While touching base with the Facebook world this morning, I saw that a fellow Jewish believer and ministry colleague for whom I have much respect, posted an article I found both disturbing and compelling. The piece written by Jewish comedian Elon Gold was titled A Hate Incident. http://www.jewishjournal.com/hollywood/article/a_hate_incident_against_elon_gold
This is the gist of his story:
“We were walking home in Los Angeles after a Friday night dinner at a friend’s house, dressed nicely for shabbat, easily identifiable as a Jewish family. We waited for a light to change on a corner of a major intersection when a black Mercedes SUV pulled up alongside us. Four middle eastern men in their 20’s were in the car. The one in the back rolled down his window and yelled, ‘Free Palestine!’
Then this Arab young man opened the car door, stepped onto the street and yelled at me, my wife and four young children: “I hope your children die! Just like you are killing children in Gaza!” We all stood silently in utter horror and fear.
Then he got back in the Mercedes and they drove off. We were in a state of complete shock. My ten year old daughter immediately started crying and couldn’t stop. She kept yelling, “I’m scared.” My 5 year old daughter asked me why they want her to die? My other kids were too rattled to say anything.”
On one level I found this story disturbing because it’s a in your face example of the anti-Israel/anti-Jewish hatred becoming increasingly common in America. My heart also ached for these four young children who in a very real sense had their innocence stripped from them by being exposed to this level of hatred in such a demonic full frontal fashion. Unless you’ve grown up as a target for haters who love to hate, you’re simply unable to fully fathom the mental/emotional number this does on a person.
On another level I also found this story compelling because I was born in Hollywood, and grew up in West LA and Santa Monica. I have many fond memories of that locale. Yet every time I go back to California, it’s clear that it’s not by a long shot the same place it was 30/40 years ago. It feels like a modern day version of Nero playing the fiddle while Rome burns. There’s almost a surreal sense of these words from Matthew 24:37-39 being played out before one’s eyes:
As it was in the days of Noah, so it will be at the coming of the Son of Man. For in the days before the flood, people were eating and drinking, marrying and giving in marriage, up to the day Noah entered the ark; and they knew nothing about what would happen until the flood came and took them all away. That is how it will be at the coming of the Son of Man.
I’ve often quipped, “It always seems like Jesus is returning sooner when I preach in Cali.” And so during this current season of life, I’m sincerely grateful to be living in Texas. With respect to what’s going on in the world today, particularly in relation to Israel and the Jewish people, in the circles I run in, more folks seem to get it in the Lone Star State. Yet even in Dallas, the so-called “Belt-Buckle of the Bible Belt;” as Bob Dylan sang, “The Times They Are A Changing.” That’s the song that comes to mind every time I pass by the local neighborhood mosque.
I don’t make that statement as an Islamophobe. I say that as one who has come to realize that so-called radical Islam is more accurately termed conservative Islam ; because those who espouse jihadist ideology and use it to justify terrorism in order to establish sharia law, are essentially applying the same literal grammatical historical hermeneutic to the Koran that I apply to the Bible. And basically these mislabeled Muslims are asking the same central interpretative question that I would ask of a biblical text; what was the author’s intended meaning to his original audience? And from there we would both proceed with an explanatory exposition and a contemporary application that seeks to be true to the intent of written communication that is believed to be of divine origin expressing God’s will for man.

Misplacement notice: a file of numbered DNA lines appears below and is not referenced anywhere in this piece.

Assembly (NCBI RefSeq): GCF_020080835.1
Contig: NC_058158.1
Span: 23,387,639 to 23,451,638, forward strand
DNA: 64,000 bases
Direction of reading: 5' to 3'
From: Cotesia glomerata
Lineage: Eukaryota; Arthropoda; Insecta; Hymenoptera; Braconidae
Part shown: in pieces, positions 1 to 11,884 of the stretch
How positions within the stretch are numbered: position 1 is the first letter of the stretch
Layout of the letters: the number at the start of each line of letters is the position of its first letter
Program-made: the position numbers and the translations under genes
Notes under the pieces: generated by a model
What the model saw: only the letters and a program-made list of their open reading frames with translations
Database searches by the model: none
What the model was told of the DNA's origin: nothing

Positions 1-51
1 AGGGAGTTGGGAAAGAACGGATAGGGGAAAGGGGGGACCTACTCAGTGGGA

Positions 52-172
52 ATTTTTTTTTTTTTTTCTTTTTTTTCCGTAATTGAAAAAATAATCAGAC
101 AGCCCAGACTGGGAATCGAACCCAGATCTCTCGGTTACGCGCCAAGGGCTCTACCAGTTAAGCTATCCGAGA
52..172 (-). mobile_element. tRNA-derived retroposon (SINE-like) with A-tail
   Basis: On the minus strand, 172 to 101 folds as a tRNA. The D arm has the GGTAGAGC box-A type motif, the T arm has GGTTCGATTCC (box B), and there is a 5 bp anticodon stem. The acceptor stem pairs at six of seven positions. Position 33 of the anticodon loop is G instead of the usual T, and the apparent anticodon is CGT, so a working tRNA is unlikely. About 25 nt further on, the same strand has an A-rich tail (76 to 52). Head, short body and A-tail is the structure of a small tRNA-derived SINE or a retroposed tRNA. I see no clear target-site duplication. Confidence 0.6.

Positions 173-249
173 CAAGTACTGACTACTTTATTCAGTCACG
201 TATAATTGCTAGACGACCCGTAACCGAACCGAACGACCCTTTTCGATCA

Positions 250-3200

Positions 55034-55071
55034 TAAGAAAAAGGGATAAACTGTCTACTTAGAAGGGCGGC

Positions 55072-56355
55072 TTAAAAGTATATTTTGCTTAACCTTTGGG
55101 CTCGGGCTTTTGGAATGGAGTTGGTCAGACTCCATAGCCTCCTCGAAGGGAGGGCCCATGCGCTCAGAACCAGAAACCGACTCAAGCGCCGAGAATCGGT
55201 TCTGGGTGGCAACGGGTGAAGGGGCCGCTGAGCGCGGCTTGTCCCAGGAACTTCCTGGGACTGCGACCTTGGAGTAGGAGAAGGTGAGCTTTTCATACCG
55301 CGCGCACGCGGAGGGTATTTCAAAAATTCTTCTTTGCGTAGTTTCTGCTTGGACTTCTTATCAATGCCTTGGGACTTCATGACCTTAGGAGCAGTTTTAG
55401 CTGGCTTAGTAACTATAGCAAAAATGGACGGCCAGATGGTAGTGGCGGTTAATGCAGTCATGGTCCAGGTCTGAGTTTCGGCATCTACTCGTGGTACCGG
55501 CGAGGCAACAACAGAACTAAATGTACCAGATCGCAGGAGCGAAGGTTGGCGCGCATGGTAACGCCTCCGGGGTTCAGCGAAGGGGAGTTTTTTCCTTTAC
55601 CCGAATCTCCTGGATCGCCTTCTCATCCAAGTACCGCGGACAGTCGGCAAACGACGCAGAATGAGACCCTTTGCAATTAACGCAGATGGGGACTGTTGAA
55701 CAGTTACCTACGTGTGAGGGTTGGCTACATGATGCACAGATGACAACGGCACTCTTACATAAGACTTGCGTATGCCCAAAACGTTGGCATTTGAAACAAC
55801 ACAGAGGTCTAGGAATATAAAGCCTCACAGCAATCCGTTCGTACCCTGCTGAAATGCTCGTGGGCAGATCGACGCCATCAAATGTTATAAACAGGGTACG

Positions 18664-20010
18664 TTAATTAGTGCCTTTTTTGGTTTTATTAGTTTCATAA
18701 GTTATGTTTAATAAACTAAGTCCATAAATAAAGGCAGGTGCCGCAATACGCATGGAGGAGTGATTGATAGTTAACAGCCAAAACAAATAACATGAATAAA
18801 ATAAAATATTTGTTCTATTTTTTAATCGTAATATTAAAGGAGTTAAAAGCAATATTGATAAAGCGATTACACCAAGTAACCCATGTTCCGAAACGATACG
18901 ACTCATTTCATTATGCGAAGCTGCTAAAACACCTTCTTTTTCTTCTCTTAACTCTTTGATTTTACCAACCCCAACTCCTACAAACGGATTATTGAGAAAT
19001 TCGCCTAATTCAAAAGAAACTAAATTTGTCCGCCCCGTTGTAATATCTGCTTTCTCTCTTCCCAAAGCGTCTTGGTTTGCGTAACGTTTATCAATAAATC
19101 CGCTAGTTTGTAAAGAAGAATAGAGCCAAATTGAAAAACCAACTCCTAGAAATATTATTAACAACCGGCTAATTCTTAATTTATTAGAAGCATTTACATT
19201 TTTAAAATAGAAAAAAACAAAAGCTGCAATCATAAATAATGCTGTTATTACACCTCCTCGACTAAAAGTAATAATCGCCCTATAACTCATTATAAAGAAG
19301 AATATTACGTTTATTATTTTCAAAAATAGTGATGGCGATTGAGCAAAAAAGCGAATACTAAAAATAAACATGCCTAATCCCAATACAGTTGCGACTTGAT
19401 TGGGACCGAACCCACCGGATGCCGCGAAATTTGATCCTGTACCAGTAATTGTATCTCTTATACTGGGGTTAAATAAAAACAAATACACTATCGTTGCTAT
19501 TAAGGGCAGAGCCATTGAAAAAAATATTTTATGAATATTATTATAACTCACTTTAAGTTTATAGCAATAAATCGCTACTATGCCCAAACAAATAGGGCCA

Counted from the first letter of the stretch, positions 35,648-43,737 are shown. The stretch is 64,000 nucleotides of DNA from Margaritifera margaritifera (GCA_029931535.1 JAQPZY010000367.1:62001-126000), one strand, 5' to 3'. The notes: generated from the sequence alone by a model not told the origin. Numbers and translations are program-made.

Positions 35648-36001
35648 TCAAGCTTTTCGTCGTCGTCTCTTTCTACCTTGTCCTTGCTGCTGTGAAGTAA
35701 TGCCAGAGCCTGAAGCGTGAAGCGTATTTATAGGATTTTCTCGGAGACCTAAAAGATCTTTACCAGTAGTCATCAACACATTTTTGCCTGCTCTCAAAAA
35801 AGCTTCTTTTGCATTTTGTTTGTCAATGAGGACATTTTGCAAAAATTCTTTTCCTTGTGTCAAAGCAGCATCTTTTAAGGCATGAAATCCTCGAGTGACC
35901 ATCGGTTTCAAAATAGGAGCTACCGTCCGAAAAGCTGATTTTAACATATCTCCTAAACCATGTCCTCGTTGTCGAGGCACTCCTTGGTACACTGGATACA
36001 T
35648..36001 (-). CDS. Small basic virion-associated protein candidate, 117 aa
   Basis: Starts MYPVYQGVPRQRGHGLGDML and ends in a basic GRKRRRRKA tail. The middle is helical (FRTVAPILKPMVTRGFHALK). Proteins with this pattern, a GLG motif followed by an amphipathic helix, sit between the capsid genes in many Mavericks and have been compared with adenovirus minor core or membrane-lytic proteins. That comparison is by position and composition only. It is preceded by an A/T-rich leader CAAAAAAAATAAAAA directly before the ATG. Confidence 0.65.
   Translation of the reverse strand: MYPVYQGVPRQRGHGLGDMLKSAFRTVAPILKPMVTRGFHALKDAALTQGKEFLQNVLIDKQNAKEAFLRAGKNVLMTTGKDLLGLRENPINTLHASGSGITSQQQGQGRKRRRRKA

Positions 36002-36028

Now obviously if one gives any rational credence to the inherent contradictory nature of radically conflicting truth claims; both the Koran and the Bible can’t come from the same source. And both narratives cannot be simultaneously true at the same time in the same way. Actually, in point of fact, given that the eternal destiny of human souls are at stake here; one comes from God and the other comes from the pit of Hell.
Now in the matter of discerning a true prophet from a false prophet, Israel’s Messiah said, “By their fruit you will recognize them” (Matt. 7:16). Fruit in this context speaks of the moral and ethical conduct of an individual. And based on that criteria, where to rank the relative merits of Muhammad and Jesus is the mother of all no brainers! And praise God that many, despite years of Islamic indoctrination, are supernaturally coming to that very realization.
Frankly, I wonder how people who don’t have an eschatologically informed biblical worldview stay sane. It would seem that to emotionally cope in today’s world you would have to be in big-time denial while living in the land of your own customized reality. And certainly such a mindset is to be expected from those who make no pretense of being spiritually connected to the Jewish Messiah. But as I travel and speak within the contemporary church at large, this way of doing life seems to be all too common among professing believers as well. But at the end of the day we can deal with that, because we keep fighting the good fight knowing that our labor for the Lord is not in vain (cf. 1 Cor. 15:58). Plus, even though the kind of hate incident that Elon Gold and his family were subjected to may be coming to a community near you, (if it hasn’t already), there is soon coming One who is coming to every community! And His true disciples don’t say, “Believe or die!” They say, “Believe and live!”